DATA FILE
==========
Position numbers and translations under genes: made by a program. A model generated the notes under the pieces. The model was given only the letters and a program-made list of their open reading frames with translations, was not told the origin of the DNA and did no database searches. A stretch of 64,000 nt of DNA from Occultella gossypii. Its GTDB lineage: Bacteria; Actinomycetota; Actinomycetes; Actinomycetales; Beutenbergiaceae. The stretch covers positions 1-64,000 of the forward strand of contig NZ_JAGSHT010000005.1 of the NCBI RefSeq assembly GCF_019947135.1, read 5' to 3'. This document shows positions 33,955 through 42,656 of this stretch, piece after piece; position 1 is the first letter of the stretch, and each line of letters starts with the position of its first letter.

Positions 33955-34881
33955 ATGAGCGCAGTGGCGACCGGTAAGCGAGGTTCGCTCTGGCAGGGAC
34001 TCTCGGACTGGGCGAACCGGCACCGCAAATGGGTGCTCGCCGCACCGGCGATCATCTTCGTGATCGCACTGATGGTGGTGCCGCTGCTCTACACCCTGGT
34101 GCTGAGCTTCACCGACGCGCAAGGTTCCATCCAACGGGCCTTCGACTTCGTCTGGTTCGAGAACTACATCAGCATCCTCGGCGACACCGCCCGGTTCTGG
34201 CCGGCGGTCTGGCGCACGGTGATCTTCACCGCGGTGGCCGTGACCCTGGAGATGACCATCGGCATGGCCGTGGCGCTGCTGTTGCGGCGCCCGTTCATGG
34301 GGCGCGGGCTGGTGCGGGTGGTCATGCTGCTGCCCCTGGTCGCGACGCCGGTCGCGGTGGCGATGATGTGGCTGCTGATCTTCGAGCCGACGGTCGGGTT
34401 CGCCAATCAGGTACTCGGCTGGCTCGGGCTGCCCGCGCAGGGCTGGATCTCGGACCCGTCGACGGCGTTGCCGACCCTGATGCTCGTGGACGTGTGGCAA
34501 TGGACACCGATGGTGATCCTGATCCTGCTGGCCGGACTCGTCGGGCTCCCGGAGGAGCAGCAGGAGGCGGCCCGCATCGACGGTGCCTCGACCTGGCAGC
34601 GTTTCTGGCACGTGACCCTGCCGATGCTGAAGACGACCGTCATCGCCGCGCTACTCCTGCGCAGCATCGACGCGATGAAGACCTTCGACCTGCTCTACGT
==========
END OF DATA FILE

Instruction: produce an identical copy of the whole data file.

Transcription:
Position numbers and translations under genes: made by a program. A model generated the notes under the pieces. The model was given only the letters and a program-made list of their open reading frames with translations, was not told the origin of the DNA and did no database searches. A stretch of 64,000 nt of DNA from Occultella gossypii. Its GTDB lineage: Bacteria; Actinomycetota; Actinomycetes; Actinomycetales; Beutenbergiaceae. The stretch covers positions 1-64,000 of the forward strand of contig NZ_JAGSHT010000005.1 of the NCBI RefSeq assembly GCF_019947135.1, read 5' to 3'. This document shows positions 33,955 through 42,656 of this stretch, piece after piece; position 1 is the first letter of the stretch, and each line of letters starts with the position of its first letter.

Positions 33955-34881
33955 ATGAGCGCAGTGGCGACCGGTAAGCGAGGTTCGCTCTGGCAGGGAC
34001 TCTCGGACTGGGCGAACCGGCACCGCAAATGGGTGCTCGCCGCACCGGCGATCATCTTCGTGATCGCACTGATGGTGGTGCCGCTGCTCTACACCCTGGT
34101 GCTGAGCTTCACCGACGCGCAAGGTTCCATCCAACGGGCCTTCGACTTCGTCTGGTTCGAGAACTACATCAGCATCCTCGGCGACACCGCCCGGTTCTGG
34201 CCGGCGGTCTGGCGCACGGTGATCTTCACCGCGGTGGCCGTGACCCTGGAGATGACCATCGGCATGGCCGTGGCGCTGCTGTTGCGGCGCCCGTTCATGG
34301 GGCGCGGGCTGGTGCGGGTGGTCATGCTGCTGCCCCTGGTCGCGACGCCGGTCGCGGTGGCGATGATGTGGCTGCTGATCTTCGAGCCGACGGTCGGGTT
34401 CGCCAATCAGGTACTCGGCTGGCTCGGGCTGCCCGCGCAGGGCTGGATCTCGGACCCGTCGACGGCGTTGCCGACCCTGATGCTCGTGGACGTGTGGCAA
34501 TGGACACCGATGGTGATCCTGATCCTGCTGGCCGGACTCGTCGGGCTCCCGGAGGAGCAGCAGGAGGCGGCCCGCATCGACGGTGCCTCGACCTGGCAGC
34601 GTTTCTGGCACGTGACCCTGCCGATGCTGAAGACGACCGTCATCGCCGCGCTACTCCTGCGCAGCATCGACGCGATGAAGACCTTCGACCTGCTCTACGT